9 Reasons Your Brand Should Tell Stories

For CMO’s today, options for building your brand are changing before your eyes. These days, leading brands are thinking like publishers, creating editorial calendars, hiring chief content officers and curating their asses off. This is all good and well, but curated content simply won’t deliver the benefits of creating original, emotive content that tells stories. While a good content strategy most often includes curated content, if you want to control your brand, engage your constituents emotionally over time (a key aspect of branding), control messaging, and generate a desired behavior then creating original content is the way to go.

Consumers today want something more than rehashed content in exchange for their attention. They like stories. Stories spark their imagination and make them want to engage. They want to be led to the magic garden or ride that monster wave. They want to laugh, to cry, to be empathized with.

Great stories make ideas stick, they inspire people to take action. Over-reliance on curation does the opposite and never comes close to the magic of brilliant storytelling based on rich insights about your customers. Great stories can lift a brand’s reputation, build trust, grow fans and create influence.

Here are 9 reasons your brand should be telling stories:

1. People are “wired” for stories.
Stories are how we make meaning of life. Stories are how we learn, teach, how we justify and persuade. Since the dawn of time stories are how we understand and communicate our identities and define and teach social values. Good stories feed our imagination and imagined experiences are processed in the same way as real experiences. Stories create real emotions, the sense of “being there” and elicit behavioral responses, it’s just how we are wired.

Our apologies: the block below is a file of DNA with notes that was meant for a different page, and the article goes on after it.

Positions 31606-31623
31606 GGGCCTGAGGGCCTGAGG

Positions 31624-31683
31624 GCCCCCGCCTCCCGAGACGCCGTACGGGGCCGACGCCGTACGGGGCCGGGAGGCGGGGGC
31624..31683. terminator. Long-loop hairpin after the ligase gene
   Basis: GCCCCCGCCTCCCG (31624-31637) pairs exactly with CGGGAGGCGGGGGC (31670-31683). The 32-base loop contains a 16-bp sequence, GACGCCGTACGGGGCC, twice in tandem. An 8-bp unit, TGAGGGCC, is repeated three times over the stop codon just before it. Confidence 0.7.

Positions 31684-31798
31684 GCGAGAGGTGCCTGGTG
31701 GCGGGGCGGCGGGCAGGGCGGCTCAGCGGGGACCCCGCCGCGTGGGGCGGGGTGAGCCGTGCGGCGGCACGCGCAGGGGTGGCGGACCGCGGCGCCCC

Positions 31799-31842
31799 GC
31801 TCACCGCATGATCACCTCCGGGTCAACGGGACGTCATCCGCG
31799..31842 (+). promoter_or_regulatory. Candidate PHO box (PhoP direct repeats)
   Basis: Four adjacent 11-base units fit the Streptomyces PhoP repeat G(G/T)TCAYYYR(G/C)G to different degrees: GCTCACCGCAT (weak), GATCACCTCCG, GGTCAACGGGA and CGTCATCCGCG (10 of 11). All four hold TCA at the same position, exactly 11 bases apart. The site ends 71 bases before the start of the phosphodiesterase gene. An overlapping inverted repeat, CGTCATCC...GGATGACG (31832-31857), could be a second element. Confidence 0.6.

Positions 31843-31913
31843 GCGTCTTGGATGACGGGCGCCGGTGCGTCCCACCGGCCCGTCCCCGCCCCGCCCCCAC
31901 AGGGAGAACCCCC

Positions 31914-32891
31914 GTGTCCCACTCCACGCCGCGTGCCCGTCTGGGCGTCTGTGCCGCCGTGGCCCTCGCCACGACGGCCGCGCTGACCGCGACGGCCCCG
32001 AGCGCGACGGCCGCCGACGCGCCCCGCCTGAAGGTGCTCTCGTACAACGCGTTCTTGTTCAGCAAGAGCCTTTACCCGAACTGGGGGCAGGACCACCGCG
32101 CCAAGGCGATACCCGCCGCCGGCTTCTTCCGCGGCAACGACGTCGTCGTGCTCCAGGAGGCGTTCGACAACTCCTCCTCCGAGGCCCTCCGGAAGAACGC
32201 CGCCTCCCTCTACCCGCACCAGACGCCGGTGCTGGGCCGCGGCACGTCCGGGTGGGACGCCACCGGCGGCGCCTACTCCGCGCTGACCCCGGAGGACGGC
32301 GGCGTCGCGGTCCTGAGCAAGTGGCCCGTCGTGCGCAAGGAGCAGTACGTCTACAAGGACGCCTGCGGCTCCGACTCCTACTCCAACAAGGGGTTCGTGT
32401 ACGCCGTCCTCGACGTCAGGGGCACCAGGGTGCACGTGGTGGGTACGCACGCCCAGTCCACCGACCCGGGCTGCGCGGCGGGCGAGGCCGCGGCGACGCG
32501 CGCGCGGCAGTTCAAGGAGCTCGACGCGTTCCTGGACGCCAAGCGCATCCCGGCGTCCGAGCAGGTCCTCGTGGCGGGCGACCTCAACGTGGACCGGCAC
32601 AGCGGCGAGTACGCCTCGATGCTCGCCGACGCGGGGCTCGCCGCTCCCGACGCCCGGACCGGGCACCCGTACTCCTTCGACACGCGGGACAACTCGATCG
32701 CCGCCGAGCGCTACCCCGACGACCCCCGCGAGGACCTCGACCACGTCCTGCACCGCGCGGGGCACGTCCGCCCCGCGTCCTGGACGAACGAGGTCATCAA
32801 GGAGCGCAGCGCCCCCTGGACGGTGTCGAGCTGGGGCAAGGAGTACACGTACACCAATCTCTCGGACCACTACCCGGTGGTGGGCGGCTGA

2. Research supports it.
In his book Tell To Win, Peter Guber evangelizes the power of storytelling as a core part of the human condition. Gruber argues people are moved by emotion. He states “The best way to emotionally connect other people to an agenda begins with “Once upon a time…”. Results of psychological studies repeatedly show that our attitudes, fears, hopes, and values are strongly influenced by story. Additionally, fiction seems to be more effective at changing beliefs than copy designed to persuade through argument and bullet points.

3. It lowers our defenses.
When we are being sold through traditional advertising, our defenses are up before we read or hear a word. Skepticism is the rule. Yet when we are absorbed in a story our guard is down, we are open, engaged. When we are moved emotionally we are left defenseless and open to messaging. Remember the Trojan Horse?

4. Stories provide emotion and emotion sells.
In the 2003 Harvard Business Review article Storytelling That Moves People, screenwriting expert Robert McKee wrote that using only logic to persuade rarely works, because while you are using statistics and quotes to make your case, others are arguing with you in their heads using their own statistics and sources. All marketers know people tend to buy on emotion and justify rationally. Ah.. to be human.

5. I vs. We.